Next year is its 50th anniversary. If PBS has half a brain and soul (which it does), they should mount a production for "Great Performances." Legions who've only heard of Fiorello! and been dying to see it would flock to watch.
(It should have been done by PBS during the 1976 Bicentennial. I made an effort to interest them at the time, but was just a neophyte with no real access to anyone who mattered. To show how further-stupid it was that PBS didn't do the musical then -- they could have used its original Broadway star to recreate his role. He was unknown when Fiorello! opened on Broadway, but by 1976 he was a Really Big TV Star. Tom Bosley -- who at the time was playing the father, 'Howard Cunningham' on the series "Happy Days." But alas, PBS -- indeed everyone -- missed the opportunity and blew it.)
But there's no reason to blow it again. And if anyone needs even further proof about the viability of Fiorello! today with audiences not from New York, they need only look at the TimeLine Theatre in Chicago.
TimeLine is an excellent company that does shows of historic interest, designing its lobby to recreate a sense of the era. They did Fiorello! two years ago, and it was their biggest hit ever, but were unable to extend the run. They had never before brought a show back, but did this year with Fiorello!, in large part because it is a political year. Much of the same cast is in its revival, and it's again a major hit, selling out every performance. And its run extended again.
(The Chicago Tribune called it even better this time. The Chicago Sun-Times said it was "wildly ambitious, wholly exhilarating" and "every bit as sensational the second time around.")
"Politics and Poker" and "Little Tin Box" are as funny and yet meaningful songs as you'll hear. "When Did I Fall in Love?" may be one of the most gorgeous love songs ever. "On the Side of the Angels" is exhilarating in its elegance, simplicity, hilarity and curmudgeonly counterpoint. "'Til Tomorrow" evokes a bygone era with heartbreaking beauty. And these only touch the surface.
(Though this isn't a review of that TimeLine production, which I saw and was bowled over by, out of fairness I'd like to note such cast members as PJ Powers as 'Fiorello,' Terry Hamilton, Michael Kingston, Rebecca Finnegan, Andrea Prestinario, Maris Hudson and Alan Scmuckler, all superbly and inventively directed by Nick Bowling. The supporting performers were all gems, as well.)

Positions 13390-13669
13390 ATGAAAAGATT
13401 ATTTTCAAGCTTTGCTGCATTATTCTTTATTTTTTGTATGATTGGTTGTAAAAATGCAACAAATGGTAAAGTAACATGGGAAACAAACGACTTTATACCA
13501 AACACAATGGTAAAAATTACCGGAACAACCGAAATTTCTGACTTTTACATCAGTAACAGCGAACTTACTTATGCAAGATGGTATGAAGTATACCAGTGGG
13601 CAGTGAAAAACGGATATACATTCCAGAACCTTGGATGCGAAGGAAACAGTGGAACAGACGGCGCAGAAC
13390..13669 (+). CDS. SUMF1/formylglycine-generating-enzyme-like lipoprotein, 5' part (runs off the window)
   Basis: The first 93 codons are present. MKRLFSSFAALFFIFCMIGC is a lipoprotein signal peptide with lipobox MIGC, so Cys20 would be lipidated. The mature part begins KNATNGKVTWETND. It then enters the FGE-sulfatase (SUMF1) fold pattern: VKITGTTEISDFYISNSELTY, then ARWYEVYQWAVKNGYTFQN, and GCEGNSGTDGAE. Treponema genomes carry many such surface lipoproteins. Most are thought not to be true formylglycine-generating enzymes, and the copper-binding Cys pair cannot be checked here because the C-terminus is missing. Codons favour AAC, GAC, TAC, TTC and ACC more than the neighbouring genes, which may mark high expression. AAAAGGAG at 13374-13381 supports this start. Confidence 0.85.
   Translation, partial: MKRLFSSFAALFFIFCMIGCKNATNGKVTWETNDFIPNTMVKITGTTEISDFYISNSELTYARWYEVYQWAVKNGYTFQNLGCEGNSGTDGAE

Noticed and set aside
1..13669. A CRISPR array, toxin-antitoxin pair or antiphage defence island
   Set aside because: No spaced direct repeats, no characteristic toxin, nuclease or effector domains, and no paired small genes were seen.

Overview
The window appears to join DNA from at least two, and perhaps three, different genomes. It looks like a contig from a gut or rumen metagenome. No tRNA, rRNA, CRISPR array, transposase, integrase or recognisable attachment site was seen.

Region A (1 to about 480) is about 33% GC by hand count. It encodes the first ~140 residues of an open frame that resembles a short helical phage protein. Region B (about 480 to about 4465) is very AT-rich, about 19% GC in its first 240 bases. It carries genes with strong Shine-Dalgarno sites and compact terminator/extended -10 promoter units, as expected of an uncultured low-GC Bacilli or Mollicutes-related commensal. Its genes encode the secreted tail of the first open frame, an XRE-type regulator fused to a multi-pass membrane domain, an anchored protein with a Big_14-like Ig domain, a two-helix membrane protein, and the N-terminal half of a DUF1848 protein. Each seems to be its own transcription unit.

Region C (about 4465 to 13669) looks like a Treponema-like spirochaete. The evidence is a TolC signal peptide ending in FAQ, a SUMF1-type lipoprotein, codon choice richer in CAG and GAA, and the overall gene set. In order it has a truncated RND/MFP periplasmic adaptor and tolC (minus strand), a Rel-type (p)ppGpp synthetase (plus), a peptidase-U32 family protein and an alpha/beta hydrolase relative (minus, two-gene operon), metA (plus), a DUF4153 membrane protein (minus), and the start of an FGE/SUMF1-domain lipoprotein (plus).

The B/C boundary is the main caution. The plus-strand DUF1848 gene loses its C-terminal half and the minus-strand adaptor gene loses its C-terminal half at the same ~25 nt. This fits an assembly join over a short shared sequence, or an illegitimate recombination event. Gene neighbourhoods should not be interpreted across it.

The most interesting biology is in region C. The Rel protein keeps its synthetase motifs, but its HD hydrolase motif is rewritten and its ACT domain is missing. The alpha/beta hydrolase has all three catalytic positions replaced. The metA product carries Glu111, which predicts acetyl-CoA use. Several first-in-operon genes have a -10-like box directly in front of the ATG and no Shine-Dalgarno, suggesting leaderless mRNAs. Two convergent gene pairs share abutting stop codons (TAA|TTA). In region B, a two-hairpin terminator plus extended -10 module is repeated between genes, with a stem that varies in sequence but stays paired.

Sheldon Harnick himself was slightly involved with the TimeLine production. He's tweaked a few of the lyrics over the years, and not only smoothed out its one glitch in "I'll Marry the Very Next Man," but with Jerry Bock added a reprise of "The Name's LaGuardia," which richly deepens the show and character's emotion. (TimeLine has a link on their website to a fascinating hour-long interview with Harnick they did before a live audience.)
More companies should learn from the example of TimeLine: Fiorello! deserves to be done, and has shown that audiences will flock to it -- even if they're not from New York, and even if 50 years have passed. (The Reprise! organization in Los Angeles did an abridged version of it to great success a decade ago. UPDATE: And in New York, it was the very first presentation of the Encore! series back in 1994.) Indeed, this TimeLine production should tour -- to New York, even. After all, there's a strong tradition of Chicago to Broadway Tony-winning transplants. With a book by Jerome Weidman and the legendary George Abbott, it's a remarkable, Pulitzer Prize-winning, Tony Award-winning, great musical on its own merits, that perhaps holds even deeper meaning to audiences today bombarded with the trivial in political campaigning, when 81% of the American public are saying the country has "pretty seriously" gotten off-track. Fiorello LaGuardia faced a city that had gotten seriously off-track, and put it back on, showing that decency in politics can succeed.
Here's hoping PBS -- or some network -- does a production next year for the show's 50th anniversary. At the very least, do yourself a favor by picking up a CD of the cast album.
And be enthralled by the greatest musical you've never heard of.
(To see a classic clip of Tom Bosley recreating his role as 'Fiorello' at the 1971 Tony Awards, click here.)